Billingsley v. Smith et al
OPINION AND ORDER: The Court GRANTS 37 Defendants' Motion for Summary Judgment on all federal claims. The Court DENIES 37 Defendants' Motion for Summary Judgment on Plaintiff's state law claims. Those claims are DISMISSED WITHOUT P REJUDICE to refiling in state court. With no claims remaining, the Clerk is DIRECTED to enter judgment for Defendants and against Plaintiff. Signed by Judge Holly A Brady on 5/10/2022. (Copy mailed to pro se party via cert # 7020 0640 0000 2334 9242)(asd) Modified on 5/10/2022 (asd).
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UNITED STATES DISTRICT COURT
NORTHERN DISTRICT OF INDIANA
FORT WAYNE DIVISION
PHILLIP T. BILLINGSLEY,
OFFICER CHRISTIAN LICHTSINN and
OFFICER CHARLES SMITH,
Cause No. 1:21-CV-55-HAB
OPINION AND ORDER
Plaintiff has a special talent for attracting the attention of the Fort Wayne Police
Department (“FWPD”). Plaintiff’s interactions with the FWPD in 2019 undergird the lawsuit.
After considering the motion and the evidence designated by the parties, the Court cannot conclude
that Defendants’ actions violated Plaintiff’s clearly established constitutional rights. Defendants
are entitled to summary judgment on Plaintiff’s federal claims.
The parties have identified three interactions between Plaintiff and law enforcement. The
Court will address each in turn.
February 8, 2019
On this day, Officer Christian Lichtsinn (“Lichtsinn”) of the FWPD was conducting traffic
control in the early afternoon. Lichtsinn ran the license plate for a white Ford sedan and found that
Indiana Rule of Appellate Procedure 46(A)(6)(c) counsels lawyers to present their statement of facts “in narrative
form” rather than a “witness by witness summary of the testimony.” This rule, of course, does not apply in this Court,
but it is sage advice all the same. Defendants’ presentation of facts, which is little more than a recreation of witness
affidavits, is the definition of a witness-by-witness summary. Such a presentation makes the Court’s job of discerning
the relevant facts unnecessarily difficult, in that it must piece together snippets from different affidavits, spread across
several pages, to form a cogent narrative.
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it was registered to Plaintiff. Lichtsinn’s in-car computer showed that Plaintiff’s driver’s license
was suspended. The computer also showed several alerts for Plaintiff, including “Party Armed”,
“Felon”, “Use Extreme Caution”, “A Known Resistor” [sic], “Assaulted Police Officers”, and a
prior involuntary commitment.
Believing that Plaintiff was driving on a suspended license, Lichtsinn began a traffic stop.
Plaintiff was slow to pull over. When he finally stopped, it was in the median of the road, not on
the side. Lichtsinn approached the car and asked the driver, Plaintiff, if he was the registered owner
of the vehicle. Plaintiff said that he was. Lichtsinn informed Plaintiff that he was being stopped
for driving on a suspended license. Plaintiff disagreed, and a verbal argument about the status of
Plaintiff’s license ensued.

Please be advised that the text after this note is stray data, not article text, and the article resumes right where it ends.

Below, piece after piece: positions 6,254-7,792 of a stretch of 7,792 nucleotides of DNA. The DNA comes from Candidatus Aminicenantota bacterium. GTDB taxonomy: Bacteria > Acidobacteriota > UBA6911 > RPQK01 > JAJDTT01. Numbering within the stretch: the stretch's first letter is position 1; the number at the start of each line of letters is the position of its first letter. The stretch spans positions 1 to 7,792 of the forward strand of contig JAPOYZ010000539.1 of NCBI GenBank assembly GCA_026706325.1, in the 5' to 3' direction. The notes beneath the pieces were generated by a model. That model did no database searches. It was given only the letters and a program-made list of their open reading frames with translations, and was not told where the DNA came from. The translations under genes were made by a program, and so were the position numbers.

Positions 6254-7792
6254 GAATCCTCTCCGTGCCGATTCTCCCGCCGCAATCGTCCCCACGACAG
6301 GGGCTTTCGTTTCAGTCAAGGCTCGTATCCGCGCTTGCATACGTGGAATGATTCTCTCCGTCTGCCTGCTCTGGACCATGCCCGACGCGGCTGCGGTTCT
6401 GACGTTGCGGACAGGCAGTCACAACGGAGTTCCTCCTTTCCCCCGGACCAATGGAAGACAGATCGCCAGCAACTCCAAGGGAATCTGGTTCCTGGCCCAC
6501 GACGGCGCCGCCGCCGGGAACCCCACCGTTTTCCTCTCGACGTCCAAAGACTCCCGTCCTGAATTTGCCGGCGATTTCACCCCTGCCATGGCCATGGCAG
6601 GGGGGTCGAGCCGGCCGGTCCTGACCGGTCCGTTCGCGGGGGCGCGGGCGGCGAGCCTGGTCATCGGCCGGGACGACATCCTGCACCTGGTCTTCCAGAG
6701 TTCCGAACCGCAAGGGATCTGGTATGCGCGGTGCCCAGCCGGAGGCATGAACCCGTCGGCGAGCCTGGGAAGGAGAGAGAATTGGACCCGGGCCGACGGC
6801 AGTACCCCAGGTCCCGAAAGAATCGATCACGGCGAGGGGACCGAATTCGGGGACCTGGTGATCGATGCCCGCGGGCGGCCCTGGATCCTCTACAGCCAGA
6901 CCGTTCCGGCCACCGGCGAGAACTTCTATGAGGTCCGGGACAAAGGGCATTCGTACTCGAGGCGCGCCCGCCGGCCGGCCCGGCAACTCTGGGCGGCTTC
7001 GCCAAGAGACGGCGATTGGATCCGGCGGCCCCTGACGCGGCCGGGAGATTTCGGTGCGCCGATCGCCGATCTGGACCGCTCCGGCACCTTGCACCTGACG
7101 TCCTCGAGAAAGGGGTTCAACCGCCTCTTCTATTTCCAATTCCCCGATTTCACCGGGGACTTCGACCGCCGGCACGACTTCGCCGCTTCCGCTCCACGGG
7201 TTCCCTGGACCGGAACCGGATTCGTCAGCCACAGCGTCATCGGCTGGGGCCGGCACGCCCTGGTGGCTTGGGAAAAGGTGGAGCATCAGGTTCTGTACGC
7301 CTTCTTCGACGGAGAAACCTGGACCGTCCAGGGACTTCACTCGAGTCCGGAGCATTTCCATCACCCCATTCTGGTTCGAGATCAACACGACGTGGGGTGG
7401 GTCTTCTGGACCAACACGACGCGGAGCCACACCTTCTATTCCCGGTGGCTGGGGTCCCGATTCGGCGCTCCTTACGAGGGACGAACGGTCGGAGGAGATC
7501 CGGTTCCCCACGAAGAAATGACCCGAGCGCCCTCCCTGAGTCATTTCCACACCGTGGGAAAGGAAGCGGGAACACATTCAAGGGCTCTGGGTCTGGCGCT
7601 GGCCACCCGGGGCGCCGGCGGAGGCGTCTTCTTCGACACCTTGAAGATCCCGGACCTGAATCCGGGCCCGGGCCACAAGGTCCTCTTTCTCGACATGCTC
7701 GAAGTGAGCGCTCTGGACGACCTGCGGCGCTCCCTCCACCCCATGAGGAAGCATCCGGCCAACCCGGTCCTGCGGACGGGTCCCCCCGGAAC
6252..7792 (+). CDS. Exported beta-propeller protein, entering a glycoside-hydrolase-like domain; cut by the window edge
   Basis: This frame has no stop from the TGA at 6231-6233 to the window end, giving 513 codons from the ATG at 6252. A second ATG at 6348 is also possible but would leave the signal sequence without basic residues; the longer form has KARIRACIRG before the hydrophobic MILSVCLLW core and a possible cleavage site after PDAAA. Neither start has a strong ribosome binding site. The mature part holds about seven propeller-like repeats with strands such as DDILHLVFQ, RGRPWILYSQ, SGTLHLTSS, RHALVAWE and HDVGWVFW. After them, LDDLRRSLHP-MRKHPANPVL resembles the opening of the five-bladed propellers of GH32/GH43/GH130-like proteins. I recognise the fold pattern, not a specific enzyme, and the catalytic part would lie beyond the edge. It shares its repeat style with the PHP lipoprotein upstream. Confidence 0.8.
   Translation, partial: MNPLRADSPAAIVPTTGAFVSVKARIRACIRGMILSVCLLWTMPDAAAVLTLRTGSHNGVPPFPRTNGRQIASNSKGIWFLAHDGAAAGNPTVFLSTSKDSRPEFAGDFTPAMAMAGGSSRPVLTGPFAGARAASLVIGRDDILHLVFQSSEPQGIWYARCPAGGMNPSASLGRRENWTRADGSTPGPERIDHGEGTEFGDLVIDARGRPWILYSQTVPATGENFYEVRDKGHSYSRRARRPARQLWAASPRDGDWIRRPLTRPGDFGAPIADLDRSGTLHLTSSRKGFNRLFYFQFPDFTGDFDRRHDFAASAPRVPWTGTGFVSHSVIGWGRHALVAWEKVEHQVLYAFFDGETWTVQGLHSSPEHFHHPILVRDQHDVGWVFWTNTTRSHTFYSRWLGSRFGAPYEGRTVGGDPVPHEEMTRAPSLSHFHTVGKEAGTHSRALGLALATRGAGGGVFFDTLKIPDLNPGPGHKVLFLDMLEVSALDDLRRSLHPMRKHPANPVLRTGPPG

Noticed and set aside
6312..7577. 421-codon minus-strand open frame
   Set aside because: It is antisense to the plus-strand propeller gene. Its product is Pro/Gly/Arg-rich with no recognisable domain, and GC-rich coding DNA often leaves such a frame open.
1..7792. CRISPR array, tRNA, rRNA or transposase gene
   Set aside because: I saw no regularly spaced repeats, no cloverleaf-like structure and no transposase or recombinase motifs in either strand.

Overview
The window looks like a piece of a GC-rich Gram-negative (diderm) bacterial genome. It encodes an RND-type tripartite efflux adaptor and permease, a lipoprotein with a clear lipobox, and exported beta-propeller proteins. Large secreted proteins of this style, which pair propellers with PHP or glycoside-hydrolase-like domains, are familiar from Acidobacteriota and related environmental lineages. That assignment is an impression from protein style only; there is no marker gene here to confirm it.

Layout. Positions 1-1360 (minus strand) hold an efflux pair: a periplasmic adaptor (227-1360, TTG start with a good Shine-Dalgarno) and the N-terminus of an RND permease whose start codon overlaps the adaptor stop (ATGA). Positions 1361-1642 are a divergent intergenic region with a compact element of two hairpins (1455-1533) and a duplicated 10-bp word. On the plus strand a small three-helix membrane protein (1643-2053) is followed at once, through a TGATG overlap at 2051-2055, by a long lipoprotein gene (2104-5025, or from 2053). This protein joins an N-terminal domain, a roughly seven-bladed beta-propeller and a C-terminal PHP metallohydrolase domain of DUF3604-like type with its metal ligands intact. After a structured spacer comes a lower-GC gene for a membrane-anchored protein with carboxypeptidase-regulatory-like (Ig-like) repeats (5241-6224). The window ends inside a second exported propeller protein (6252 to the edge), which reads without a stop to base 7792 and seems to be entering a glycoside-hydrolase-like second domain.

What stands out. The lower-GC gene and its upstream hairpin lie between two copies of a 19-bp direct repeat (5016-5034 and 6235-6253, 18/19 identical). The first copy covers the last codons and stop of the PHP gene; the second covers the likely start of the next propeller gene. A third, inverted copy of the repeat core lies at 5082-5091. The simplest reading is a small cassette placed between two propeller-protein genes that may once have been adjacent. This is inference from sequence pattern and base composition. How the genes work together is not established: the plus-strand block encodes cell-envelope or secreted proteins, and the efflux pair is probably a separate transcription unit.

Sometime during the conversation, Lichtsinn noticed the smell of “raw marijuana” coming
from the car. Once backup arrived, Lichtsinn asked Plaintiff to step out of the car. Plaintiff was
patted down, but no contraband was found. Lichtsinn’s search of the car’s interior also produced
nothing. Lichtsinn gave Plaintiff a verbal warning for driving without a license and instructed
Plaintiff to move his car off the roadway.
Litchsinn then left the scene but did so without returning Plaintiff’s ID and insurance
information. Wanting his paperwork back, Plaintiff followed Litchsinn, honking all the while.
Lichtsinn pulled into a gas station, got out of his patrol car, and returned the information. Lichtsinn
again told Plaintiff that he could not drive because of his suspended license.
Later that day, Officer Charles Smith (“Smith”) observed Plaintiff’s car drive past him.
After confirming that the car was registered to Plaintiff, and after confirming that Plaintiff’s license
was suspended, Smith began a traffic stop. Plaintiff did not stop immediately, instead proceeding
to the parking lot of a nearby gas station.
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Smith visually confirmed that Plaintiff was the driver. Smith knew that Plaintiff was
stopped by Lichtsinn earlier in the day for driving on a suspended license, so he decided to tow
Plaintiff’s car to keep him from further driving. Smith asked Plaintiff to exit the car four times,
and Plaintiff responded each time asking why. Aggravated, Smith finally told Plaintiff that if he
did not exit the car, he would be arrested. This gained Plaintiff’s compliance.
According to Smith, he decided that Plaintiff needed to be handcuffed because of Plaintiff’s
prior interactions with law enforcement, including Lichtsinn’s stop earlier in the day. Plaintiff
almost immediately began screaming when the handcuff was applied to his right hand. The Court
has viewed Smith’s in-car camera recording and, at least in the Court’s opinion, Plaintiff’s
screaming seemed more performative than in response to actual pain. After a brief struggle, Smith
cuffed Plaintiff’s left hand. Plaintiff continued to scream about his arm, so Smith uncuffed
Plaintiff’s right wrist and used two sets of handcuffs to restrain Plaintiff. This entire struggle took
less than a minute, and Smith promptly addressed Plaintiff’s complaints of pain.
With Plaintiff secured, Smith began a pre-tow inventory of Plaintiff’s car. No contraband